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What to Know About Utilities When Moving for a Job

You’ve landed a great job and need to move into a new apartment before your start date. Congratulations! But before you take that next big step, don’t forget to manage all the administrative tasks of moving, like terminating your utilities at your old place and turning on service at the new one. It’s not difficult, but you’ll want to do it far enough in advance that you don’t get any unpleasant surprises after the move.

Check with your landlord

Before you pick up the phone or go to any websites, talk to your landlord or property manager to find out what services may be covered by rent and what you need to pay for on your own. Some apartments, for example, may cover garbage removal, but you’ll have to provide your own electricity and internet. Some apartments cover all utilities as a part of the rent, though that’s pretty rare.

Some landlords won’t turn over keys and give you access to your apartment until you provide proof that the utilities have been turned on in your name. “I had a property manager who required electric and water services be established in my name prior to move-in,” says Zach Maye, who recently moved from Memphis to Washington, D.C., for a change in jobs. Clarifying those kinds of rules can avoid an ugly surprise on move-in day.

Schedule shut-off at your old apartment

With your focus on your future apartment, don’t forget to schedule a shut-off with the utility company for the place you’re currently in. Do this at least two weeks in advance so you won’t be charged a utility bill after you’re no longer living in the apartment.

Zach has a minor horror story about failing to turn off his utilities. “I failed to ensure my old property manager required the new tenant to establish electric service after I had moved out and was hit with their excessive electric bill. Despite arguing this with the electric company, I remained responsible for paying the bill as the service remained in my name.”

The bottom line: Be vigilant about both stopping and starting services on both sides of the move.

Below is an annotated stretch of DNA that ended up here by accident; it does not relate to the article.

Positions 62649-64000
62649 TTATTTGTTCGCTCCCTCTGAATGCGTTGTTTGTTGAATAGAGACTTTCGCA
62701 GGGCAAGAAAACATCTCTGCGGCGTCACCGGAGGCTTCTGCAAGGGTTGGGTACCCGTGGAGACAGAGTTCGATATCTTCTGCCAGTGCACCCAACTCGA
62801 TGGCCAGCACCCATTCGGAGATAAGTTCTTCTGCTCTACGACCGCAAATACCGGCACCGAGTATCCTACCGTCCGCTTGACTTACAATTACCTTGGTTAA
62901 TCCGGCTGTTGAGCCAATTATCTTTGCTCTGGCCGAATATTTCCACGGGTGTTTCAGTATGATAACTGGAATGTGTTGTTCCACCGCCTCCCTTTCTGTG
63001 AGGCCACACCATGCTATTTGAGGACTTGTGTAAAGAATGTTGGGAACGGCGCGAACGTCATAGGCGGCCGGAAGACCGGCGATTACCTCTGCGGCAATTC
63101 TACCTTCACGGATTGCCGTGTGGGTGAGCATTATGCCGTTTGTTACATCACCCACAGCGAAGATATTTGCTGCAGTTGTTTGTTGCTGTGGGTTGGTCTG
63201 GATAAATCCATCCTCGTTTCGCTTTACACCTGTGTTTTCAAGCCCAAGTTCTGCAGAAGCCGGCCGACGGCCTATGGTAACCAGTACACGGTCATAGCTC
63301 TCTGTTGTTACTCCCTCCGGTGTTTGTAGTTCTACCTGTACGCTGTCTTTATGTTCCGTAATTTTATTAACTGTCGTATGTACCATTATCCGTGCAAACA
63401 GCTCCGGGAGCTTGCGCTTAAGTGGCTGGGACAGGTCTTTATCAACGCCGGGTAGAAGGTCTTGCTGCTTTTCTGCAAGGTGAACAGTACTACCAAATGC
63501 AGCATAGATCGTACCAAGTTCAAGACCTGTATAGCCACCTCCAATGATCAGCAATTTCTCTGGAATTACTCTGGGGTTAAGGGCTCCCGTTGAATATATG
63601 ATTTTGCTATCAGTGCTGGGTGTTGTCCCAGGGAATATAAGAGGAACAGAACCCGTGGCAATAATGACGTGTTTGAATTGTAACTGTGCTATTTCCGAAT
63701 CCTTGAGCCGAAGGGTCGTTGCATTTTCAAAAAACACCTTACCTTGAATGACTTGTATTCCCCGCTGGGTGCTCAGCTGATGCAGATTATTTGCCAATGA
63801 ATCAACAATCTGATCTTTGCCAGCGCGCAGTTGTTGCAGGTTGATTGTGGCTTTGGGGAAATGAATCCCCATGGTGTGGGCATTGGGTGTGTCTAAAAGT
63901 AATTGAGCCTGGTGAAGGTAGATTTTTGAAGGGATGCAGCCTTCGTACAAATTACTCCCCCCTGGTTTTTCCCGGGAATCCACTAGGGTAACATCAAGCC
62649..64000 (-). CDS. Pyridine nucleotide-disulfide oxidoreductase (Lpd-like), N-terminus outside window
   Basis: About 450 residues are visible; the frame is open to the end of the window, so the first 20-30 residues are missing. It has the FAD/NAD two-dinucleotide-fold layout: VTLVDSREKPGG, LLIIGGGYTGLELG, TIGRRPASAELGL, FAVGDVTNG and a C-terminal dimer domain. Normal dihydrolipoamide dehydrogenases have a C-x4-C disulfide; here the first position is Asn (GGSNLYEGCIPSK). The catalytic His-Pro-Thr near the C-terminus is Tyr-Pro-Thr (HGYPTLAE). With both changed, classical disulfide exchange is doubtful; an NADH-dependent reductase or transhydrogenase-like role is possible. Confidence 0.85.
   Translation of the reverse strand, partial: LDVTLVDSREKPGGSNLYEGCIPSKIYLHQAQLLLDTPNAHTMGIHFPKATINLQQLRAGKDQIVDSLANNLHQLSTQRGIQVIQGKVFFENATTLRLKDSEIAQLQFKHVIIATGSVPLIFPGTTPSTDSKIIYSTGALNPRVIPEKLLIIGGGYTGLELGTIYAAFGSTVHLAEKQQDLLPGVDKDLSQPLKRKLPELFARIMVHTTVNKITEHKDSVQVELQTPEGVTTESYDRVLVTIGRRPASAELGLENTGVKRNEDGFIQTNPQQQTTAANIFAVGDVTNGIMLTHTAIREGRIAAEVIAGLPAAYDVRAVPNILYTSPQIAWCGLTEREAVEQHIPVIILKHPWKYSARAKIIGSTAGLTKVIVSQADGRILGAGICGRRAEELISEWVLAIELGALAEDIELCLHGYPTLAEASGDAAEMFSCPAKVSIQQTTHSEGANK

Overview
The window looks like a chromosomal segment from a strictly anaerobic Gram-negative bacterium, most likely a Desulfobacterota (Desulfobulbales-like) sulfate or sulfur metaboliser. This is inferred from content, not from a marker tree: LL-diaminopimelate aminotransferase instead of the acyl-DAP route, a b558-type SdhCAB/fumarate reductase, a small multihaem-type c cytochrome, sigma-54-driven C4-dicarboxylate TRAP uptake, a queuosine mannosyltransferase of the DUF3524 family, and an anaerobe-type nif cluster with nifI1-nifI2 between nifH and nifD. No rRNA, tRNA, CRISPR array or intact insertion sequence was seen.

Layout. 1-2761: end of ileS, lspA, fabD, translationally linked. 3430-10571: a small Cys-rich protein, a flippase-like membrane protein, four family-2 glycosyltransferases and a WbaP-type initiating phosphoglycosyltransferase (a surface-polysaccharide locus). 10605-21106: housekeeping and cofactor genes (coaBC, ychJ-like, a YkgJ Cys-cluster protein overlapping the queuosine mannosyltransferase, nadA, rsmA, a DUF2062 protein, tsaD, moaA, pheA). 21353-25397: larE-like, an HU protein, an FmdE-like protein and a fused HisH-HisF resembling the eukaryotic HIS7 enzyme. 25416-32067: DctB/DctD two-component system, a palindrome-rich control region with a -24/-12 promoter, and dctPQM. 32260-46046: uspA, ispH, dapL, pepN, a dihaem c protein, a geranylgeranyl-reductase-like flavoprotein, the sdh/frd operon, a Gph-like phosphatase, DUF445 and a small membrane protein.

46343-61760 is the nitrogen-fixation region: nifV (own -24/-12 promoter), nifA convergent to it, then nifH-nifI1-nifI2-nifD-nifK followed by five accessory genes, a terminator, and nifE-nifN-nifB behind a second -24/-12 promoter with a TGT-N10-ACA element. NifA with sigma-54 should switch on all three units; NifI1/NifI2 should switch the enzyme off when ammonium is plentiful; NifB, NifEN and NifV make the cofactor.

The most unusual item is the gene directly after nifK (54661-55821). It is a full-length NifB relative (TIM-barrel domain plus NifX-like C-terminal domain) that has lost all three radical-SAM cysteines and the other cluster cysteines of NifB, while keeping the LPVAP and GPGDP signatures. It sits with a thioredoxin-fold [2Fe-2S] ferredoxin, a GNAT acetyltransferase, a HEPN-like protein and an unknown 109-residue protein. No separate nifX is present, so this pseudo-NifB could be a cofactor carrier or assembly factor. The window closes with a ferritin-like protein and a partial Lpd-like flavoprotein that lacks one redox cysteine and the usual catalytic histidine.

If you’re staying in the same state and the same utility company services both your old address and your new one, one call might be all you need to transfer service.

Schedule utilities for the new apartment

If you’re moving to a new city and working with a new utility company, you might have to provide a lot of information to set up a new account, including your birthday and Social Security number. This can help the utility company approve your credit and allow you to pay online or set up automated payments rather than paying with a more cumbersome method, like by check.

Also, be prepared for setup or activation fees. Some utility companies charge one-time fees to get your service up and running, and you’ll want to budget for that during your first month in the new apartment.

You probably won’t be surprised to hear that scheduling is critical. It can take two weeks or more to turn on the utilities or get them switched over to your name, so start the process as soon as you have your new address, if possible. In some cases, a technician will need to make a house call to your apartment to get everything set up, so it pays to know that in advance and schedule it before you urgently need your services at move-in.

What utility services will you need to set up? Be sure to double-check with the landlord, but typical ones you might need to sign up for include:

  • Electricity
  • Water
  • Natural gas
  • Waste disposal
  • Internet and TV

In the same way that your first day at a new job requires you to complete a lot of paperwork, a new apartment needs a little administrative attention before you can fully enjoy its benefits.

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